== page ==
has also been experimenting with designs by young talent for
parks and playgrounds.
The Flushing Meadows plan stresses activities
rather than a pastoral quality. This form was chosen in response
to the results of a survey of the needs of New York's most underprivileged
areas. These needs go beyond the scarcity of open green space
to the lack of recreational programs and facilities.
In an attempt to fill these requirements,
the plan proposes a combination of landscaping and building for
sports, entertainment and culture on every level from drag racing
to little theater and picnicking.
There was some confusion yesterday about whether
two famous structures of the World's Fair -- the Unisphere and
the Federal Building -- would remain in the park. They were not
on the tentative plan. The architects were out of town and could
not be reached and their assistants warned against assuming that
the absence of those buildings was an oversight. But Park Commissioner
August Heckscher said that so far as he knew, the buildings would
If the project proceeds into its final stages,
it will provide outdoor playfields, indoor courts and an arts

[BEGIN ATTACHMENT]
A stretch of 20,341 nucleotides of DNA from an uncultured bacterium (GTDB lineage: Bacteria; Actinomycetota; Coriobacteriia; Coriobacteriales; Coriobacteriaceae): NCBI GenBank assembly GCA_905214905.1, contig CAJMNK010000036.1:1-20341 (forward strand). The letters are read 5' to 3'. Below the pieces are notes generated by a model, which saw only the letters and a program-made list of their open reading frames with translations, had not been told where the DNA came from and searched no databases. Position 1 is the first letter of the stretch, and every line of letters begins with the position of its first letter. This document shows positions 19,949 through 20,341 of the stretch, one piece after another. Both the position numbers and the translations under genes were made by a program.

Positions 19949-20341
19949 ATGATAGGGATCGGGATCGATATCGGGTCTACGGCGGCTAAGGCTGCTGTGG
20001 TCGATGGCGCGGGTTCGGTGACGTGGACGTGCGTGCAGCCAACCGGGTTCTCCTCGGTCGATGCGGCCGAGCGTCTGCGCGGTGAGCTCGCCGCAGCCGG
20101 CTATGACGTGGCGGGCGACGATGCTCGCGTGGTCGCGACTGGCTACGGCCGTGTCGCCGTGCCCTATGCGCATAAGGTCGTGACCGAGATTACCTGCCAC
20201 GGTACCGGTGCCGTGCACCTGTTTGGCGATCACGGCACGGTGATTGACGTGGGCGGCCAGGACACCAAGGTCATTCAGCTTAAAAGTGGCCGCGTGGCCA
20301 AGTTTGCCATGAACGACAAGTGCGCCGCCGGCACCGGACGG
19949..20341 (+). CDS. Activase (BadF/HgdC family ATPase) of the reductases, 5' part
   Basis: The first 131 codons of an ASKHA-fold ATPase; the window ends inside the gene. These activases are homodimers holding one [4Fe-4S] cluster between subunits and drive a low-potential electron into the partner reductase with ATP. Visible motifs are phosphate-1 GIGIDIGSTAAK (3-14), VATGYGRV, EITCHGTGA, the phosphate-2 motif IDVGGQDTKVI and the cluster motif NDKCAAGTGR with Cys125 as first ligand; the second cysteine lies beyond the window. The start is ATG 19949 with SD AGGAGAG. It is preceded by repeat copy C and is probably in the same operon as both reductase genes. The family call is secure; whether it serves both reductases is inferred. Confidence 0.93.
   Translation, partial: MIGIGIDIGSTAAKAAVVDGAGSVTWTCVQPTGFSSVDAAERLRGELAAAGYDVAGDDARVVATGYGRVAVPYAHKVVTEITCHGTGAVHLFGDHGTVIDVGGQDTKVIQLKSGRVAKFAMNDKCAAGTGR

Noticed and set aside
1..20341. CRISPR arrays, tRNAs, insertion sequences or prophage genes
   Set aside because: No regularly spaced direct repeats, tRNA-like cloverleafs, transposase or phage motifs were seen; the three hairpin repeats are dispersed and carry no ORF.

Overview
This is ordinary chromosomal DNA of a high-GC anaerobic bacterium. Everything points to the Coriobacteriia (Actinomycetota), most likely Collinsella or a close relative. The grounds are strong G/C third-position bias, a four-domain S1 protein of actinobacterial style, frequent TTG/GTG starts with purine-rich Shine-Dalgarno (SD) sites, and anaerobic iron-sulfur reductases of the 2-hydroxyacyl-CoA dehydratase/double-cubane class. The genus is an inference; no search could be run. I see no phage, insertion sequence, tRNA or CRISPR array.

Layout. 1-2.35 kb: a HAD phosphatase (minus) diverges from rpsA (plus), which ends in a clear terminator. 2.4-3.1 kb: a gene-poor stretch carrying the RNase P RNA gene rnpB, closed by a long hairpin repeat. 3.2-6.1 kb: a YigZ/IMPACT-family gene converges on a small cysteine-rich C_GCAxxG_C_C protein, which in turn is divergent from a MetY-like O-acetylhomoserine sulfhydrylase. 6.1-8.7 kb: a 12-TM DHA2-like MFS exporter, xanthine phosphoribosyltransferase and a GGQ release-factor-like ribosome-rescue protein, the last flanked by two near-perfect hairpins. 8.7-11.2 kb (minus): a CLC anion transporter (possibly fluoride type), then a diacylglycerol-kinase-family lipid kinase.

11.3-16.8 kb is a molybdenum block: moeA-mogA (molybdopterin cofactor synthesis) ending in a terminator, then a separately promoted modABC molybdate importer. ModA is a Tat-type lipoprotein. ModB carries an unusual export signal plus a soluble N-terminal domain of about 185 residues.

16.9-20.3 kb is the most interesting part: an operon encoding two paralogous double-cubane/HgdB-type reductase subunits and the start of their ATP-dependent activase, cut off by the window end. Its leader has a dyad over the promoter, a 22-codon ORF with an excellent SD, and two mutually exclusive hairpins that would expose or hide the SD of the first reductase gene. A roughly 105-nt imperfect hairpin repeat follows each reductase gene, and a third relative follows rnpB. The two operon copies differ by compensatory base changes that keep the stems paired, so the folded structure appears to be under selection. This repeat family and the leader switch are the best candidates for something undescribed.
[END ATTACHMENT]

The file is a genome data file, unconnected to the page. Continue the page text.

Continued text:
center. There will be a series of "adventure islands"
in the existing lagoons. Some noisy activities would be sunk
into landscaped earth "berms," in which protecting
grassy slopes are raised at the edge of depressed playing fields.
Centered on Plaza
"Spines" of restaurants, eating
bars, shops and concessions would connect buildings and outdoor
activity areas. All would focus on a landscaped plaza, or central
meeting place. The facilities would be intended for all-year,
day and night use.
Mr. Breuer and Mr. Tange are working on designs
for buildings for recreational and cultural activities within
this scheme, as well as a swim-bath and sport stadium. Preliminary
possibilities being studied for the site include ball games of
all kinds, tennis, track, ice hockey, bowling, billiards, boxing,
wrestling, judo, movies, theater, television and a discotheque.
To speed the job, design was begun on the
park plan in January, three months after the announcement of
the project. Work proceeded while the contracts were being prepared
and the Corporation Counsel's office checked them. They were
signed in May and registered by the Controller's office.
By this time, the architects had already finished
six month's work, which included the first phase of the job,
site programing and design. They are now well into the second
phase, actual building design. And, despite the money problem,
all three men are meeting in Tokyo this week to continue their
collaboration on the park.
Even after the plans are approved and paid
for, the project must get approval from other city agencies before
the work can be carried on.
York Times, August 12, 1967 (Excerpted)
NEWS Colorfotos by William Klein and Patrick Carroll